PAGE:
What You Need To Understand About Estate Planning

Estate planning may sound like the domain of the very wealthy; however, in the eyes of the law, an estate is simply the aggregate of property an individual owns, and most everyone owns something. Property ownership includes individual as well as jointly owned bank accounts, stocks and bonds, retirement accounts, real estate, jewelry, vehicles, your online digital footprint, and even pets. Short of being utterly destitute, you have an estate, and planning for it helps to protect yourself, your family, and your loved ones.

According to Caring.com, fewer Americans than ever are engaging in estate planning. The number of adults who have a will or other types of estate planning documents has fallen nearly 25 percent since 2017. Astonishingly, the demographic of older and middle-aged adults is less likely to have wills and estate plan documents at roughly the same 25 percent rate. Additionally, a growing number of Americans lack the resources and knowledge required to know how to get a will. The prevalence of estate planning documents overall since 2017 has shown a decrease of almost 25 percent.

In their annual survey, Caring.com posed the question to its participants as to why they have put off having estate planning documents, and more often, people cite a lack of education or the perceived cost of estate planning as the most significant reason. Yet 60 percent of the same respondents think planning their estate is either somewhat or very important. Data shows that as a person's income increases, their likelihood of having estate planning documents – such as a will, living trust, or powers of attorney – also increases; however, even those Americans with the resources to create a will feel it is something they can put off until later in life, which has disastrous consequences for their loved ones in the case of unexpected death.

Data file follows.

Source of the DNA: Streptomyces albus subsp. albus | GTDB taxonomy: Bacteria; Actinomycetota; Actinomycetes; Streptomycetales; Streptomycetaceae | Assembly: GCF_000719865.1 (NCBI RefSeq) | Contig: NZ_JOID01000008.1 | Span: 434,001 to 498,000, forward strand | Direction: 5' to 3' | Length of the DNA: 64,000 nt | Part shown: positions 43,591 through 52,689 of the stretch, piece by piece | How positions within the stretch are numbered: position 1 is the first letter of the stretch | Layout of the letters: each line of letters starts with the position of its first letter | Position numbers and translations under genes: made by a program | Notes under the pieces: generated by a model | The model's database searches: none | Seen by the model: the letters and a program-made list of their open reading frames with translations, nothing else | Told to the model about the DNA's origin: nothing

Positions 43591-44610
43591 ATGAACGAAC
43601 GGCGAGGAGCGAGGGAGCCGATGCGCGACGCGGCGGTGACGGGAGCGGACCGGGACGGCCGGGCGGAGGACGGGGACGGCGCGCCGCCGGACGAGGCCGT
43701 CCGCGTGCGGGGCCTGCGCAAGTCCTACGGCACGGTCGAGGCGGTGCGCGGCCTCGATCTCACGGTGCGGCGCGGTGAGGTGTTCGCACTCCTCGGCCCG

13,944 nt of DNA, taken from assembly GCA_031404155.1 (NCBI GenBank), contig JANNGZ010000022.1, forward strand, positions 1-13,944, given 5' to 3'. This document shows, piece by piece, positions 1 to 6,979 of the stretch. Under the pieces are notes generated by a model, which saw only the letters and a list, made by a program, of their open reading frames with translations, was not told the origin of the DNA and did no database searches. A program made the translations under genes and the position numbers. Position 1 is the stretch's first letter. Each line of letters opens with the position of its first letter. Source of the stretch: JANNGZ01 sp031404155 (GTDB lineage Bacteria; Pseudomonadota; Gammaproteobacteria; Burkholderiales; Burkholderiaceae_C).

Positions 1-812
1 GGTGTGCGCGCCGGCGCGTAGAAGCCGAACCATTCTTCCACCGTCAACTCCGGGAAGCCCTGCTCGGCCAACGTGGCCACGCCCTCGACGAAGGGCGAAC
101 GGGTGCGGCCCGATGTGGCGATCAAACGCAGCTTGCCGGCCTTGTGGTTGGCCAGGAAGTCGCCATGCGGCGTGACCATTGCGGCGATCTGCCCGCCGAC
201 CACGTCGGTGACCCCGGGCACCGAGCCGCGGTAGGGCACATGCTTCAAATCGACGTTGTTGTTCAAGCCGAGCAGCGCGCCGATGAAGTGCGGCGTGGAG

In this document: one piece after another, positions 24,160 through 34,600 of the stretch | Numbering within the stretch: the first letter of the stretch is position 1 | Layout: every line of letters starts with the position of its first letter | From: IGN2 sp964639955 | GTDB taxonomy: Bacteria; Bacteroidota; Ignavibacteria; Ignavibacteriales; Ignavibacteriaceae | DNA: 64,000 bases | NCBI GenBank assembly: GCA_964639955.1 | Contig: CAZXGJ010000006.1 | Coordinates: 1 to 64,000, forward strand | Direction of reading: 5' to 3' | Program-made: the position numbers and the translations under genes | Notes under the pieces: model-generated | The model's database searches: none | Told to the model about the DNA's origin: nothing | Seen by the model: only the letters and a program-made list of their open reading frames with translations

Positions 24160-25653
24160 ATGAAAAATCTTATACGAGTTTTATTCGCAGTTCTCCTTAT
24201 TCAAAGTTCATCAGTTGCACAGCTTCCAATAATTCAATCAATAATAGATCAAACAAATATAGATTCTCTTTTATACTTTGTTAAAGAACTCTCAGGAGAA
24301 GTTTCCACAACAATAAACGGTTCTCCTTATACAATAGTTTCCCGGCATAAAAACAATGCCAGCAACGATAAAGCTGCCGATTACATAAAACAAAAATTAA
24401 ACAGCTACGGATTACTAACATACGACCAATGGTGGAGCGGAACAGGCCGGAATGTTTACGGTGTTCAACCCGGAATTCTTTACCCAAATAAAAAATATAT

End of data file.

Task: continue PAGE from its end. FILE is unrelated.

Estate planning is the process of outlining specific instructions as to how you want your money and other property dispersed upon your death. It also includes decisions about your financial and medical care while you are living and final arrangements upon your death.

A will instructs how to divide up assets, debt, personal property, and more. A will can cover all of your estate planning needs; however, it does come with a few limitations. First, a court process, called probate, must be started upon death. During this sometimes lengthy process, a judge oversees the transfer of ownership of your property according to your will. Once a probate is opened, the will becomes public knowledge, as well as the property that the deceased owns. For those who wish to avoid court, or who wish to keep their affairs private, a revocable living trust may be the best option.

A living trust takes effect at the moment it is enacted while your will only become effective upon your death. Planning with a living trust can be more expensive, but it provides the advantage of avoiding probate court and keeps all of your information (and your beneficiaries’ information) private. Further, a living trust can provide for management of your assets should you become disabled.

A power of attorney is designed to take effect during your lifetime. There are two types of powers of attorney – financial and health care. The financial power of attorney covers who will make financial decisions for you if you are unable or unwilling to. You can specify more than one agent, and you can be very specific about what that agent can do on your behalf, including management of online accounts. The health care power of attorney also allows you to appoint one or more agents to act on your behalf; however, it is specific to your medical care decisions. It is important to ensure that your wishes are fully expressed to your agent(s).

If you are ready to discuss your planning needs, we would be honored to help. If you have an existing plan, we would be happy to review that plan to make sure it still works for you given your current health and financial circumstances. We look forward to hearing from you!

Elder Law of Omaha provides a range of services to our clients including estate planning, asset preservation trusts, long-term care Medicaid planning, and more. If you would like to discuss how to plan for your future, call our firm today at (402) 614-6400 to schedule your free initial attorney consultation.

Visit our website at www.ElderLawOmaha.com.